Legault government playing 'yo-yo' with new restrictions in Quebec, opposition says

The Legault government has erred on the side of optimism and is to blame for the current situation that has placed Quebec City, Levis and Gatineau in lockdown, opposition parties say.

The Quebec Liberal Party (QLP), Québec Solidaire (QS) and the Parti Québécois (PQ) all criticized the government's optimistic discourse on Thursday, which they say has encouraged complacency among Quebecers.

They agree that Premier Francois Legault should never have declared last week that Quebec was resisting the third wave.

"Quebec is not an island," said PLQ leader Dominique Anglade, who accused Legault of ignoring the many alarm signals coming from the provincial physicians' body, the College des medecins.

"The government must put an end to this atmosphere of improvisation (...) Nothing excuses the chaotic management. (...) It is playing yo-yo with the morale of the population'," she added.

Legault has set a reassuring tone in recent days, arguing that beyond the increase in the number of cases of COVID-19, it was necessary to take into account the number of hospitalizations, which was stable.

On Tuesday, Quebec's director of public health Horacio Arruda told La Presse that Quebec was not going to "tighten the screw" that "up to 2,000 cases a day" could be reported and that it was important not to "panic."

Twenty-four hours later, the government made a complete 180 by announcing that three cities -- Quebec City, Levis and Gatineau, where the situation is considered "critical" -- will be locked down until April 12.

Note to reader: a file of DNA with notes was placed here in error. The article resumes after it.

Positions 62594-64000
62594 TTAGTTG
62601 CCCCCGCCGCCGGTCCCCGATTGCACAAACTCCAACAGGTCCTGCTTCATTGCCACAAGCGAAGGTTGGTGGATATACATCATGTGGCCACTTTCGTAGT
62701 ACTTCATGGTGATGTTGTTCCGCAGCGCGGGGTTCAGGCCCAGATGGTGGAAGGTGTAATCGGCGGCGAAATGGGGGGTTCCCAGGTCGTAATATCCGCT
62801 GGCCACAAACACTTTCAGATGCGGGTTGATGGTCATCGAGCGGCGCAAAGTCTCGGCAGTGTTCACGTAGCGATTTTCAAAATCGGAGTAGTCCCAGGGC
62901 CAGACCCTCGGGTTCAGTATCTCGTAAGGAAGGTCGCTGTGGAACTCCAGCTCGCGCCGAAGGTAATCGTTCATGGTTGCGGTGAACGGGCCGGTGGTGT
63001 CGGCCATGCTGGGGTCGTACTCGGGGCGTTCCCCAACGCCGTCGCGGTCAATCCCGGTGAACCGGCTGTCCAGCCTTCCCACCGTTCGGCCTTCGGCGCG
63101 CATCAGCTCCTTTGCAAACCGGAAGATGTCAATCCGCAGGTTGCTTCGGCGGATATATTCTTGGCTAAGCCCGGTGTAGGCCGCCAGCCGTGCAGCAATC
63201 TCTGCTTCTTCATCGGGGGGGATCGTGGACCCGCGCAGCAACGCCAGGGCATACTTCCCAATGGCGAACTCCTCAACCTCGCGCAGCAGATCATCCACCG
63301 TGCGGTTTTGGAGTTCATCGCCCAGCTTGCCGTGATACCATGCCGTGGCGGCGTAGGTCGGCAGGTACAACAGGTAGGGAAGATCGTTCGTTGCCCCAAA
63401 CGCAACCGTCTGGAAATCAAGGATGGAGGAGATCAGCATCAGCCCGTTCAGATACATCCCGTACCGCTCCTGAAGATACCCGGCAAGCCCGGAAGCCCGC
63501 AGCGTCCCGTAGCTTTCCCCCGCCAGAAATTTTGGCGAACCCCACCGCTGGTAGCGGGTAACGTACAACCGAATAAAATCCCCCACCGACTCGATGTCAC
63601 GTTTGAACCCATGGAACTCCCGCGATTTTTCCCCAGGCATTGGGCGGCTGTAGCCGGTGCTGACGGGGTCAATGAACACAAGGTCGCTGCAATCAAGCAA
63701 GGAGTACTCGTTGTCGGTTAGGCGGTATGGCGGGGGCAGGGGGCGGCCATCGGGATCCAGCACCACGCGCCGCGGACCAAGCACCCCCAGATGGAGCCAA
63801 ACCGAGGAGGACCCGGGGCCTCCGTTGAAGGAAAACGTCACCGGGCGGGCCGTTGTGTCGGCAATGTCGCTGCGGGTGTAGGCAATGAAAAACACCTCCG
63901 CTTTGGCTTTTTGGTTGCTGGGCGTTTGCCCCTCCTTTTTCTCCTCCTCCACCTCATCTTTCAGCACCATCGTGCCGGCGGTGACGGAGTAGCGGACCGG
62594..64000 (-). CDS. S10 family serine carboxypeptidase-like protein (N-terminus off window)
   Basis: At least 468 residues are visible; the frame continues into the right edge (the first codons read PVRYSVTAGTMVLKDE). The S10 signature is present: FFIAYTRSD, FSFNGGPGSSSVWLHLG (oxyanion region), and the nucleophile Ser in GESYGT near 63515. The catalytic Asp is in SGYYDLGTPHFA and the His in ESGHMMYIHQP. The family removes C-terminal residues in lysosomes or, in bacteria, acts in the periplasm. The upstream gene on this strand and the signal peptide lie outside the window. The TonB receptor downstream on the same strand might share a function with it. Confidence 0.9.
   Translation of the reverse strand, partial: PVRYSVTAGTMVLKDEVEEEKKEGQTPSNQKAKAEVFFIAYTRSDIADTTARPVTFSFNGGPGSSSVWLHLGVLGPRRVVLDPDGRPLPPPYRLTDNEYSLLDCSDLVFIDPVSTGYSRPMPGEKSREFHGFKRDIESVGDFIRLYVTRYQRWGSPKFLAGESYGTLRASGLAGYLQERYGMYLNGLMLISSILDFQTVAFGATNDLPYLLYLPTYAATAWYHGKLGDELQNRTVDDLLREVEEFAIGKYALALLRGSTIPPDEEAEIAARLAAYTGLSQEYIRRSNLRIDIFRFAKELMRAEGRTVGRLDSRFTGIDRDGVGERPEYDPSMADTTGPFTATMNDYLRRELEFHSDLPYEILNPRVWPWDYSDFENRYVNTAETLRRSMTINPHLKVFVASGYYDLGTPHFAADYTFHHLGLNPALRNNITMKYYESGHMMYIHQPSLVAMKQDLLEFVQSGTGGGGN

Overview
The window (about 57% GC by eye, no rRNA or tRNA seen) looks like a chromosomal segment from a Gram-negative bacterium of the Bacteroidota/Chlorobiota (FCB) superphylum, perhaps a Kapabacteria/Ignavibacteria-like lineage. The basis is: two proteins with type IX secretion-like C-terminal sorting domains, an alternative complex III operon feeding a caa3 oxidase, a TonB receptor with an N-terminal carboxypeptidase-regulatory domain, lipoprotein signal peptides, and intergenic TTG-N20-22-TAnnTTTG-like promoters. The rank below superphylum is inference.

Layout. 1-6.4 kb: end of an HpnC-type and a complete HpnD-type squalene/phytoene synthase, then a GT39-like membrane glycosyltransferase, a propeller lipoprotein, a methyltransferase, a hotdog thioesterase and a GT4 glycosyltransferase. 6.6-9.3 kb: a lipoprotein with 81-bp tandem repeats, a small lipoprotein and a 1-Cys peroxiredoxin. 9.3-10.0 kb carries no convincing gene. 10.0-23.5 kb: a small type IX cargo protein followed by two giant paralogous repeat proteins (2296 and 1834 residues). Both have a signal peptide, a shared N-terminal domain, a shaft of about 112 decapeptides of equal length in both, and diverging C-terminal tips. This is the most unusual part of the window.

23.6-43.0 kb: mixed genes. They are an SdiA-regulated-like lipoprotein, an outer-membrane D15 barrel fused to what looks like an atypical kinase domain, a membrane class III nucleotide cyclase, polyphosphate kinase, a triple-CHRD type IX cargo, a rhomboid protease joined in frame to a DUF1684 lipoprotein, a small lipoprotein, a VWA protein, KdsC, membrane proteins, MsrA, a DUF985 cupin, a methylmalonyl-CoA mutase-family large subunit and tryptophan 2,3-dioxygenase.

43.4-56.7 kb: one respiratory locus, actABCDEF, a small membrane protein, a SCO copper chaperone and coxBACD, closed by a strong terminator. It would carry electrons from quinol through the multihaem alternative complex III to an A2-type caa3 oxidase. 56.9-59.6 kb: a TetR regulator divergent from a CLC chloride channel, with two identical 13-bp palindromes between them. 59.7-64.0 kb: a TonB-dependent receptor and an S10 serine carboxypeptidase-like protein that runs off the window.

All non-essential businesses, in addition to primary and secondary schools, will be closed.

In fact, four regions are returning to the red level as of Thursday at 8 p.m.: the Bas-Saint-Laurent, Capitale-Nationale, Chaudiere-Appalaches and the Outaouais region. 

"How are people supposed to adhere to the measures if the speech flies like a leaf in the wind?" asked QS spokesperson Gabriel Nadeau-Dubois.

"The yo-yo effect is not just a problem of communication, it exhausts people. People are exhausted by the waltz of confinements and reconfinements."

The PQ health spokesperson, Joël Arseneau, meantime warns that the greater Montreal region may be the next to "suffer the consequences" of the government's "carelessness."

"I don't see the government today sharing these concerns by locking itself into decisions that are questionable on the idea, for example, of young people going back to school every day, or opening places of worship to 250 people," he said.


In question period on Thursday, Premier Legault defended the targeted measures he has taken, he said, in certain regions that have experienced "explosions" of cases of COVID-19.

He argued that the situation was stable in Saguenay--Lac-Saint-Jean, the Eastern Townships, Montreal, Montérégie and Abitibi-Témiscamingue.

Cases of COVID-19 are also decreasing in the Mauricie--Centre-du-Québec region, Laval, Lanaudière and the Laurentians, he said.

"There was a rapid increase in four regions," he said. "Strong decisions were made quickly, much more quickly, than what was done in other provinces."

-- This report by The Canadian Press was first published April 1, 2021. 


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